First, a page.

Marcy Kaptur's campaign said Tuesday that the congressman misspoke in a debate Monday night when she said both General Motors Co. and Chrysler Group LLC had repaid their government loans, and the Rich Iott campaign Tuesday clarified that the challenger supports the 1964 Civil Rights Act - a stance he would not take during the debate.
Steve Fought, a spokesman for Miss Kaptur (D., Toledo), said that GM repaid the loan that it received, about $6.7 billion, from the Troubled Assets Relief Program, but that Miss Kaptur erred in saying that Chrysler's loan was repaid.
He blamed the verbal flub on Miss Kaptur trying to say too much in too short a period of time.
In the first televised debate of the hotly contested 9th Congressional District race Monday night, Mr. Iott (R., Monclova Township) - backed by local Tea Party activists - said the bailouts of the automakers were an intrusion by the federal government into private enterprise and said the companies should have had to face the consequences of the marketplace.
Miss Kaptur said failure to support the auto companies would have cost thousands of jobs and affected 45,000 people regionally who depend directly on the car industry, and that it would have amounted to surrendering an important national industry.
"Both companies, both Chrysler and General Motors, have now paid back the loans that they got," Miss Kaptur said during the debate.
In fact, Chrysler has not repaid its loan, although its leadership has vowed to do so.
And some dispute whether GM's payback was a true payback. GM received about $55.7 billion, of which $6.7 billion was a loan and about $49 billion was equity in the company.
Matt Parker, a spokesman for Mr. Iott, said that GM used other TARP money to repay the $6.7 billion.
"They used government money to pay back the government, and the federal government is still 61 percent owners of GM and 9.9 percent owners of Chrysler," said Mr. Parker. "That's not what capitalism is all about."
Department of Treasury officials said Tuesday that GM, Chrysler, GMAC, and Chrysler Financial have received a total of $82 billion from the federal government. Of that, $11.2 billion has been repaid, along with $2.7 billion in interest.
GM's loan repayment of $6.7 billion was paid out of its own cash reserves, which had been replenished with a $49 billion cash infusion from TARP, Treasury officials said. The old Chrysler company received a loan of $4 billion in late 2008 from the Bush administration, of which $2 billion was repaid. The new Chrysler company was lent $6 billion, which is due for full repayment in 2017. Federal officials said interest payments are current.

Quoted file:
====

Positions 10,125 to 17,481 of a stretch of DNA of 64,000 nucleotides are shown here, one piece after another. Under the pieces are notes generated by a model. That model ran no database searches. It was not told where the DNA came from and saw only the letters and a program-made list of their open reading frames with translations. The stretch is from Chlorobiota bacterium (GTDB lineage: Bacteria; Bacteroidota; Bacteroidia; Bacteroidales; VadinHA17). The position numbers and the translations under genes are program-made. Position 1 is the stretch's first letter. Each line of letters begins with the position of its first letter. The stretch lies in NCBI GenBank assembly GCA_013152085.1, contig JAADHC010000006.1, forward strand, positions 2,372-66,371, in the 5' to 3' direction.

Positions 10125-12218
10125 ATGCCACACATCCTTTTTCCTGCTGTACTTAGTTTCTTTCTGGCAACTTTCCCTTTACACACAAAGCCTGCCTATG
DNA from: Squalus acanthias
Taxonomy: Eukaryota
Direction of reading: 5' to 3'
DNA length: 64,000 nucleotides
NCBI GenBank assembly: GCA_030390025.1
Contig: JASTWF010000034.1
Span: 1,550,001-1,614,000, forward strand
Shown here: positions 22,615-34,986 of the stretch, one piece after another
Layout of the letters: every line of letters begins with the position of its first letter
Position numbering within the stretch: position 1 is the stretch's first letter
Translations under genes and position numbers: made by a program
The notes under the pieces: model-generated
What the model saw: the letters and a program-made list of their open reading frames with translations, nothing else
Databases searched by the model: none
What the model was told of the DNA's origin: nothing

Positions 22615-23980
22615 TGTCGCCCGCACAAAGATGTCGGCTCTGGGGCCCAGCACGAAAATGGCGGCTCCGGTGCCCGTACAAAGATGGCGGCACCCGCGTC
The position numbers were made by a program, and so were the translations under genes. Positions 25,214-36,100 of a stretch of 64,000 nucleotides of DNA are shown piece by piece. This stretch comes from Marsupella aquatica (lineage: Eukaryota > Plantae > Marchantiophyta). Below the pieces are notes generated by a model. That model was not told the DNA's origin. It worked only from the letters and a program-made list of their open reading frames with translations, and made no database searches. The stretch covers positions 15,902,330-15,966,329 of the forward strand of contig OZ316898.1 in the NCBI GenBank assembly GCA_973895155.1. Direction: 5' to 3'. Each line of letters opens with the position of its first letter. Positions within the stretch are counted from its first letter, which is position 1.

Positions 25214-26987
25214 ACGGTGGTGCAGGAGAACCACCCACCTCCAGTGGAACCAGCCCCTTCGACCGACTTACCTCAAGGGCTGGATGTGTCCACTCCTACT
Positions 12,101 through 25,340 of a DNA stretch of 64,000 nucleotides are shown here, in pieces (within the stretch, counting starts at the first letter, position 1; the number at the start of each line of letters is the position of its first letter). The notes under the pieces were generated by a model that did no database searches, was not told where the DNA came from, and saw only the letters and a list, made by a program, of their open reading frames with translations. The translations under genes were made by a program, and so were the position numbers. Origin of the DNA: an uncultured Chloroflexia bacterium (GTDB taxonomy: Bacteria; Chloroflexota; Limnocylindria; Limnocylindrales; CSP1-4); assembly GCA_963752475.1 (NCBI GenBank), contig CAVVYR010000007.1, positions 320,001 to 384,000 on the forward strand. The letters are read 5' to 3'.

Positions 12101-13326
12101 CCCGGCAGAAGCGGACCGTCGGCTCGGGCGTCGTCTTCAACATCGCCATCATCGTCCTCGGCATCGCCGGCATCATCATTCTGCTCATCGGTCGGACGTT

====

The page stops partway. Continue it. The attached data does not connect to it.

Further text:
In response to a question during Monday night's debate about whether he supports the 1964 Civil Rights Act, or would support it if it came up for another vote, Mr. Iott didn't respond directly, leading the Kaptur campaign to proclaim that Mr. Iott did not support the law.
"I think that the Constitution says that all people should be afforded the same rights in any situation that is a public situation," Mr. Iott said Monday night. "I wasn't there, I couldn't tell you what happened back then."
Tuesday, Mr. Parker said Mr. Iott supports the law that made it illegal for restaurants and hotels and other businesses that offer public accommodations to refuse service to anyone based on race.
"He didn't make his position clear, but he supports the Civil Rights Act," Mr. Parker said. He said Mr. Iott was in a "nerve-wracking" situation as a first-time candidate confronting an opponent with 28 years in office.
The Kaptur campaign said Mr. Iott's unclear comment on the 1964 law revealed an "extremist" viewpoint.
"Rich Iott, on the other hand, made it clear last night that he would take America backward to a time when African-Americans were systematically denied the right to vote and barred from the rights of full citizenship," Mr. Fought said.
He said it was "amazing" that Mr. Iott claims to have knowledge about the Founding Fathers who wrote the Constitution in the 18th century, but knows nothing about the Civil Rights era of the 1960s.
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